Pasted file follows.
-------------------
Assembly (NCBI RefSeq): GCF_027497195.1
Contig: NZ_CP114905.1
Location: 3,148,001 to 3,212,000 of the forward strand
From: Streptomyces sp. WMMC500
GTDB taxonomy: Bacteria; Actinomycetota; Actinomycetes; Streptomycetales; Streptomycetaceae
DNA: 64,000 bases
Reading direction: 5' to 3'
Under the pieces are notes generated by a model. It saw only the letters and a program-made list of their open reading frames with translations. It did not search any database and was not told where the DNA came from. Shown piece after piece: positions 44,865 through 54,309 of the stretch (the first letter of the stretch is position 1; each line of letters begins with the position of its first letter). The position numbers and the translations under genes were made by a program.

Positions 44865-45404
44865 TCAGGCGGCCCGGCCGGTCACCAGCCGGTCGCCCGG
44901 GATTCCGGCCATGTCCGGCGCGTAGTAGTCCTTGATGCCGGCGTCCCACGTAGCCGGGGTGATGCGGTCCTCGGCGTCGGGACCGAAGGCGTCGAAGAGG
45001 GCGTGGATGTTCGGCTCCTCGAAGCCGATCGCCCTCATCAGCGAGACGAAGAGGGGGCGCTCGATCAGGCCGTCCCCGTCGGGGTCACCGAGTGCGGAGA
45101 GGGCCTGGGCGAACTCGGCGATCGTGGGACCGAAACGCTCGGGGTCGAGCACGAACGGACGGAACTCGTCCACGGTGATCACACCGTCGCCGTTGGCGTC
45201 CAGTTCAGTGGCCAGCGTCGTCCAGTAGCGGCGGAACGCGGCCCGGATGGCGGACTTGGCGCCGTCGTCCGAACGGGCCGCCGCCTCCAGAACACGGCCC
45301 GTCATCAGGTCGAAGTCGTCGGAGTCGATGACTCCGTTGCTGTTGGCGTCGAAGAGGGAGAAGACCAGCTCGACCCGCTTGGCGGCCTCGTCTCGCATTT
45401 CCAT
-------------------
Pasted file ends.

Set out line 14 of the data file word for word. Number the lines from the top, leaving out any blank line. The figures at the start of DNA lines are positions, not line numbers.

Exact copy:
45201 CAGTTCAGTGGCCAGCGTCGTCCAGTAGCGGCGGAACGCGGCCCGGATGGCGGACTTGGCGCCGTCGTCCGAACGGGCCGCCGCCTCCAGAACACGGCCC